UCLA Researchers Study Societal Impacts of Marijuana
The sale of recreational marijuana to adults became legal in California on January 1, 2018. Since then there has been an explosion of new cannabis (marijuana)-based products on the market. Along with them came unchecked health claims and persuasive advertisements.
Lack of information exists about the implications of marijuana
The U.S. federal government classifies cannabis as a Schedule I drug, which means it has the highest potential for abuse and no accepted medical use.
Schedule 1 classification places restrictions on cannabis research activities and blocks funding for therapeutic cannabis research. The result is a lack of scientific knowledge about cannabis.
Despite the knowledge gap, both market forces and public policy decisions have moved beyond the current level of scientific understanding. Policymakers have enacted cannabis laws in the absence of data.
Cannabis Research Initiative is dedicated to the broad study of cannabis
With a population of 10 million, Los Angeles County has become the hub of the American cannabis industry. Given the increased accessibility of cannabis, there is an opportunity and a need to understand the public health implications of marijuana-related products.
Established in 2017, the UCLA Cannabis Research Initiative (CRI) is one of the first academic programs in the world dedicated to the study of marijuana. CRI is a comprehensive research program dedicated to understanding the health, legal, economic and social impacts of cannabis by:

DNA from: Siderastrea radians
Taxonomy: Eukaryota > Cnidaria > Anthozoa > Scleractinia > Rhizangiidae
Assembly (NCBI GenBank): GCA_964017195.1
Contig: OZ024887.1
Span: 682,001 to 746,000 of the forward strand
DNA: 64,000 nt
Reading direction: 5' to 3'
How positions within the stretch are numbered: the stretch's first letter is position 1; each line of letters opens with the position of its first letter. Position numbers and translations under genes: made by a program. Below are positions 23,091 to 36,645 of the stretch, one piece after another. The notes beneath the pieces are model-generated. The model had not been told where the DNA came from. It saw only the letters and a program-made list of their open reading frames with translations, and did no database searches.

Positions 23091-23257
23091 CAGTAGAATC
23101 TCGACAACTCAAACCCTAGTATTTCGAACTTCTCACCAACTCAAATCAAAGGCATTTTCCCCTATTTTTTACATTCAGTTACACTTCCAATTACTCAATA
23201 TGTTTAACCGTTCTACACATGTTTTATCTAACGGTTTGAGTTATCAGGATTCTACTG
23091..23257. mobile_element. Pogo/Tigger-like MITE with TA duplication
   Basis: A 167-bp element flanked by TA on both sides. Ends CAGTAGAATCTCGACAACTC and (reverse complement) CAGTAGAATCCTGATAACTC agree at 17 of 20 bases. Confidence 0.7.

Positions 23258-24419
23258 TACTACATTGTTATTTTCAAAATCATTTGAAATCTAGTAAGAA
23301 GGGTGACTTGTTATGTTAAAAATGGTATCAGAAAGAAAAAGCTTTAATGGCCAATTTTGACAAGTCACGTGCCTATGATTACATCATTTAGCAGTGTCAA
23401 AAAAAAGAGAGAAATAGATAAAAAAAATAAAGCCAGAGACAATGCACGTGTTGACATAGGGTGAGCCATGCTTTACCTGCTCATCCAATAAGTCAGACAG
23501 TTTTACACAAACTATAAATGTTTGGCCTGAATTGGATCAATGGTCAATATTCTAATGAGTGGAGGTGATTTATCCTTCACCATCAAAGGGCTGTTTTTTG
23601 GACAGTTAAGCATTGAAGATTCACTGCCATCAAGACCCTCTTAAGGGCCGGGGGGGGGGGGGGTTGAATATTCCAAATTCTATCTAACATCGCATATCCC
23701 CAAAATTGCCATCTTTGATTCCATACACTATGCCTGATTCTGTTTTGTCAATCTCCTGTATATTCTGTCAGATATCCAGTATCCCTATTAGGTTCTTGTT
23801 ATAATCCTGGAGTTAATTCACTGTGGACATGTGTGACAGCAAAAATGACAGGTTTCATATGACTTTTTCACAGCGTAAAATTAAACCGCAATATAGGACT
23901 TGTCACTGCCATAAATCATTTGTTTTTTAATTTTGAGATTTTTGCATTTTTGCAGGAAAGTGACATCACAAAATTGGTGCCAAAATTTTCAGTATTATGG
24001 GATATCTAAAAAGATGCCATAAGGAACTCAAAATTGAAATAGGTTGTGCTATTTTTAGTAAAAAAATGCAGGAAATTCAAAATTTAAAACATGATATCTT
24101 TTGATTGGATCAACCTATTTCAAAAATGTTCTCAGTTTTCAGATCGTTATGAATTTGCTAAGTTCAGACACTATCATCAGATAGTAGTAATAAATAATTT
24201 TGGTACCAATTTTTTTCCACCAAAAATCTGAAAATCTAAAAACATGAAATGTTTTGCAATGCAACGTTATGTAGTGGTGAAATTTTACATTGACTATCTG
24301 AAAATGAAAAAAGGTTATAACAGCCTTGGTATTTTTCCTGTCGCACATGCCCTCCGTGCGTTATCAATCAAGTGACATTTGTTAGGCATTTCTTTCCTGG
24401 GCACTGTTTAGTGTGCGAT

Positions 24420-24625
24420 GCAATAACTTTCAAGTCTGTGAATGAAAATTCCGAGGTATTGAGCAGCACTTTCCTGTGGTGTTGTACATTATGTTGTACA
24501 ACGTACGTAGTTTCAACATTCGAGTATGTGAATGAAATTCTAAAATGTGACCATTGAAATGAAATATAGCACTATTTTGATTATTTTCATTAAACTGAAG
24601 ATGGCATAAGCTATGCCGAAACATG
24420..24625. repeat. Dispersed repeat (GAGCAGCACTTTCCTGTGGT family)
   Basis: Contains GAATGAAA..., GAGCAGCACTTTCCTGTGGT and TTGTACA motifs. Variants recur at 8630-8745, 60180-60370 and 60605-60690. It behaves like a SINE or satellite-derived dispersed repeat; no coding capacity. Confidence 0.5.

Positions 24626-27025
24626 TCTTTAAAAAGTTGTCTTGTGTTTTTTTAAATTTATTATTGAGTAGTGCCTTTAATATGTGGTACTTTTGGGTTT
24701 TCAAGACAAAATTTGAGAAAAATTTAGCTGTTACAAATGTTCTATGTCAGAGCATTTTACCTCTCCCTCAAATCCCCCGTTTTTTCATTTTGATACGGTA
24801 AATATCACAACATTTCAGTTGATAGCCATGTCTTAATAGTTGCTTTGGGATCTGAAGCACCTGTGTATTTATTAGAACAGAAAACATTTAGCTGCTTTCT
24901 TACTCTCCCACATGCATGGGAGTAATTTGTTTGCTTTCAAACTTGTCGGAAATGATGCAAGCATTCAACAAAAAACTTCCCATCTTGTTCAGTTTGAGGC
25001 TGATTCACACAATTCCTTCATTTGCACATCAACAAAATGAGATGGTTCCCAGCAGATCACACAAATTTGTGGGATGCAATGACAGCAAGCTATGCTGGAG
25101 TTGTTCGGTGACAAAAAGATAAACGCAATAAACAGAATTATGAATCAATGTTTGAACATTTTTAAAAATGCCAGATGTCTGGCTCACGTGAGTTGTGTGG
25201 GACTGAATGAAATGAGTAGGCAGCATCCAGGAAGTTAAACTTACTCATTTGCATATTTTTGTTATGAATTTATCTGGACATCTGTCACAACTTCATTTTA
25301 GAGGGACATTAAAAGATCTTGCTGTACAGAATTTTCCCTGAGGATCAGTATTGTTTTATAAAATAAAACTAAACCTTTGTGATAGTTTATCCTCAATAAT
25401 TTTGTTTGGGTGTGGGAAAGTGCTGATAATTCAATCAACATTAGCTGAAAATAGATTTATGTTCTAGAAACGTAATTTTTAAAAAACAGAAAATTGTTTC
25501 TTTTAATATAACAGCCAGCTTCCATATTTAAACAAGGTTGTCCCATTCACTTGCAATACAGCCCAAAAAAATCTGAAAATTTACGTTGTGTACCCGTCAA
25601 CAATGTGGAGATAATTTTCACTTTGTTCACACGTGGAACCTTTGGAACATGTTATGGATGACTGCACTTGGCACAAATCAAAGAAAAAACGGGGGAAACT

- Conducting rigorous, impactful research into cannabis and cannabinoids (chemical constituents unique to the cannabis plant)
- Researching the therapeutic potential of cannabis and cannabinoids
- Identifying the health consequences of non-medical cannabis use
Marijuana researchers from CRI collaborate to answer important questions
Within CRI, researchers study the implications of cannabis-based products by bringing together a diverse group of scholars from various fields across the campus, including:
- Public policy
- Public health
- Different areas of science and medicine
The faculty work together to focus on the most critical questions that need to be answered, using rigorous study designs and innovative approaches. This type of collaboration means novel and impactful research is being conducted in those areas that most need attention. CRI’s research projects will yield data that will be instrumental in educating our communities, students and medical professionals.
The UCLA CRI is supported by the UCLA Jane and Terry Semel Institute for Neuroscience and Human Behavior and the UCLA Brain Research Institute. Learn how you can help.